Once upon a time, I was called a hobbit at a conference and it served as my introduction to the greater PHP community.
Since then, it’s been a whirlwind of ups, downs, short jokes, open source contributions, conference talks and more. However, let’s go back to the beginning and see how the community helped me get to where I am today. I will skip briefly to the ending, not so much a TL;DR but more of a “wow” factor. It’s to hopefully drive the point of my story home quickly. The point is this: if I ever get married the attendance list will look like a who’s who of the PHP community.
I started programming at the age of 26. Before that, I was a bartender as well as a guitar instructor. A lot of people don’t know I have a genetic condition which requires me to take steroids daily to stay alive, it’s great /s. Neither of my two jobs gave me health insurance (America!) so I looked for an avenue to get insurance and out of bartending. I read a post on Reddit from a programmer about being able to work from home, make good money and I didn’t need a college degree. I tried college a few times and neither time it worked out for me. A google search led me to Codecademy which in turn pointed me to Treehouse. I did the HTML, CSS and JS tracks (tracks back then weren’t what they are today). Immediately following the JS track, the very next video started down PHP so we could build a cart. PHP was something I had never heard of before this video. My mother at one point thought it was PCP, a hallucinogenic. I quickly learned the power of the include, require, dynamic date values and thought I was cool. Who knew the cool shit I would learn next.
It wasn’t until I was accepted into an internship program that I saw the power of the PHP community. The office we were at was about 45 minutes north of Atlanta but we trekked down on a cold night for AtlantaPHP. It was there I met Chris Spruck, the start of one awesome friendship which continues to this day. As I kept returning to AtlantaPHP, I kept meeting more people. I had the honor of meeting Ben Ramsey (who I thought was Ben Edmunds… a story for that wedding I suppose), Phil Sturgeon (who to this day we talk APIs and bicycles), Davey Shafik (a great advocate for diversity and mental health), Cal Evans (who hasn’t he had a hand in guiding?), and more. These people would be instrumental one way or another. Through this small community, I tapped into the larger community with Twitter. I followed everyone I could even if I had no business following them. I was in awe, it was like a kid in the candy shop. Brilliant people talking about concepts I’d never heard before. Things like HATEOAS, DI, CI, CD, HTTP, and 123s! Through this community, I got my first real job offer and led me to the next set of brilliant people, the Germans: Arne Blankets, Stefan Priebsch, and Sebastian Bergmann. It was through these guys I learned the power of PHP, the brilliance of OOP and I learned how to write a unit test.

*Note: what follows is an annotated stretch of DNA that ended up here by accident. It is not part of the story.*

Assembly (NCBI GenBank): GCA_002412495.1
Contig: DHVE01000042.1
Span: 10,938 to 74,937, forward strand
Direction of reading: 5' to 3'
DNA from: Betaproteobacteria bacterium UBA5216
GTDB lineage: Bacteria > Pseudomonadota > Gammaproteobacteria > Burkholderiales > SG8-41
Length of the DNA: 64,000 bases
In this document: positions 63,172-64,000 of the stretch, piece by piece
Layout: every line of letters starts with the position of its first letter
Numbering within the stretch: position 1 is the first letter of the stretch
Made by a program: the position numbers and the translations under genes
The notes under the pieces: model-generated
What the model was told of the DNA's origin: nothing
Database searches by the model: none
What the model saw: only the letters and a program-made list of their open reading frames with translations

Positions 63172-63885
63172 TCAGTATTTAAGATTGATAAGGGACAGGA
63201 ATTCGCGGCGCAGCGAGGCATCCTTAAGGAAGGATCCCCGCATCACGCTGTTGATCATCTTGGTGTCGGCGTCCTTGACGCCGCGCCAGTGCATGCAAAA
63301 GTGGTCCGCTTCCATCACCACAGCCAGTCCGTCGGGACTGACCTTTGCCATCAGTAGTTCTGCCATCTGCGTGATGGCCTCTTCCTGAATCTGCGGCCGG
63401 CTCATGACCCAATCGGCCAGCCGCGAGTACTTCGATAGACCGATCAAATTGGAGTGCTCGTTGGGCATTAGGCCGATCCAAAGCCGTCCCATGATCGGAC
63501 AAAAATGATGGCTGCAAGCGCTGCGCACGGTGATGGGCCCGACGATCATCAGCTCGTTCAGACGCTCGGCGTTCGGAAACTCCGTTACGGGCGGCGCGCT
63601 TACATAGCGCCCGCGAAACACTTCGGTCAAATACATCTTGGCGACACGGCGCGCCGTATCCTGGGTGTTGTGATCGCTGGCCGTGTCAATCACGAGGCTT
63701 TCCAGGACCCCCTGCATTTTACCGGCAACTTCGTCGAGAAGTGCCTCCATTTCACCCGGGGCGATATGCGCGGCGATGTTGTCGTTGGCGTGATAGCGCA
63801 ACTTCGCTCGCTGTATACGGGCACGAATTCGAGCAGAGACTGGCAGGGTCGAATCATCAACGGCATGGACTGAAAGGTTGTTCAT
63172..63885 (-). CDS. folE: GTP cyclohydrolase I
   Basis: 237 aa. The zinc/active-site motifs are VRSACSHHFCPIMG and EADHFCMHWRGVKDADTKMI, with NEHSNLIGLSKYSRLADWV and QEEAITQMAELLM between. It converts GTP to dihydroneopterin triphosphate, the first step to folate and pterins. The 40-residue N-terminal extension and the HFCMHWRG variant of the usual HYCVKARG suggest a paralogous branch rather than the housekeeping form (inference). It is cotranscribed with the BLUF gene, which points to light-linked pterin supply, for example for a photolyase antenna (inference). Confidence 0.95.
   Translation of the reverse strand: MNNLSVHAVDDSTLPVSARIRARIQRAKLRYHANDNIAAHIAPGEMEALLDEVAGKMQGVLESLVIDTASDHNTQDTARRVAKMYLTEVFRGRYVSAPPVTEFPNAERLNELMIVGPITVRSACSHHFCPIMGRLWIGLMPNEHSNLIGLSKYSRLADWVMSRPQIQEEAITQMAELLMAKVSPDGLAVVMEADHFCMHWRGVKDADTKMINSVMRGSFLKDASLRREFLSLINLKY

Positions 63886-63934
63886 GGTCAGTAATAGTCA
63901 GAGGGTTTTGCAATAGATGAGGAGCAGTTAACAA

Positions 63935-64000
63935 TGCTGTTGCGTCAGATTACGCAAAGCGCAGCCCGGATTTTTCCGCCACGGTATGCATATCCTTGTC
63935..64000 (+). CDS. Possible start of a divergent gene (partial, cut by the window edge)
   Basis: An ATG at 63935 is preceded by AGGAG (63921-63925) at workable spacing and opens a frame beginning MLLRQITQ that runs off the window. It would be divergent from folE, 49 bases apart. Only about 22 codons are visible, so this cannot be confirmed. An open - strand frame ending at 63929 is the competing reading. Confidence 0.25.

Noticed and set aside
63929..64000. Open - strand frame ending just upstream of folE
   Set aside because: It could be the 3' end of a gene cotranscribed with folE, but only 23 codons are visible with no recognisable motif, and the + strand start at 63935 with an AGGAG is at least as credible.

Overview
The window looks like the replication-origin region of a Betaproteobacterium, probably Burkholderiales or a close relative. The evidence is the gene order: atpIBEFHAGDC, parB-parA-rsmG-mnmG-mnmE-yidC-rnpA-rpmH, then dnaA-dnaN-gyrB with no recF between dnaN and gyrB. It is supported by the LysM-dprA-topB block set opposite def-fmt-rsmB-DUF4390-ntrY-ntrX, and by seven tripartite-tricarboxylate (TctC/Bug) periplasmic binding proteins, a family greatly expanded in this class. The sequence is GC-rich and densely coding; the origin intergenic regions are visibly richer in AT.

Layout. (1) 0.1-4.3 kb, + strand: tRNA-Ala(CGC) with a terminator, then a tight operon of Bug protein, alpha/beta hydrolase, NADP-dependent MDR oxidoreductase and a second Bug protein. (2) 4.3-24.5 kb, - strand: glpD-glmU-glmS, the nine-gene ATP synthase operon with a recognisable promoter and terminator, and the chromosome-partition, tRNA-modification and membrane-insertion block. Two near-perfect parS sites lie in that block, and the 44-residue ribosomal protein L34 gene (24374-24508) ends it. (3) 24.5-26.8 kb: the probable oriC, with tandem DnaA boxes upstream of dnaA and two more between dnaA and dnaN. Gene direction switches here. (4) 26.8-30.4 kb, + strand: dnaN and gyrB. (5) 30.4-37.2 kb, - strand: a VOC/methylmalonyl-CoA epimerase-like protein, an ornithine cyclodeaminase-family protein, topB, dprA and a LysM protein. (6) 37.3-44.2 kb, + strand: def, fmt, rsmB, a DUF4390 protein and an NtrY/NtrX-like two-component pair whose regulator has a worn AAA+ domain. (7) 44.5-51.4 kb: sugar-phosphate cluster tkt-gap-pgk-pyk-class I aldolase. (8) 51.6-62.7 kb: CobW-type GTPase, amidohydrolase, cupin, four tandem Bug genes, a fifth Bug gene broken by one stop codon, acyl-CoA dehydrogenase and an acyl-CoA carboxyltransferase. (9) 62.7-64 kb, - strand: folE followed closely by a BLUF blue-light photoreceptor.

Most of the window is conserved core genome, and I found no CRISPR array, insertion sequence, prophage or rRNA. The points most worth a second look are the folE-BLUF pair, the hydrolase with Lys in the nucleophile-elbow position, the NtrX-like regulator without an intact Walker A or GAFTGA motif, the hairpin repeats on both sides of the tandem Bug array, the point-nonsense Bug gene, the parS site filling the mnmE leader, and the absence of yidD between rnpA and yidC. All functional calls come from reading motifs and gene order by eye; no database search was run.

At this point, you must be wondering where the hobbit thing comes to play so here it is. With this big kid job, I got a big kid conference ticket to Sunshine PHP. My first conference and I was unashamedly star struck. Through Twitter and IRC, I had a loose idea of some people I’d see there from Cal to Joe Ferguson to Phil and a few others. But one person I met who would ultimately change my life in more than one way was Jacques Woodcock. After a weekend with him at Sunshine, and through Twitter; he saw something in me and offered me a job to work with him and Elizabeth Smith, who is brilliant and I am not overstating that. While that only lasted 4 months, it opened more doors for me to speak at Nashville PHP (my future home), as well as Upstate PHP, Nomad PHP Lightning Talks, and more. But before most of that happened, I was called a hobbit in less than fun terms by Samantha Quinones. It shocked me and kind of popped my excitement. At the urging or some, a blog post later appeared detailing what was an incredible conference experience minus this one thing. Within an hour tweets and emails came in from people I didn’t even know offering support. People went out of their way to make me feel welcome. Samantha herself immediately reached out and apologized. Samantha and I even joke about it today, along with the majority of the community. But it was that incident that really showed me the PHP community cares.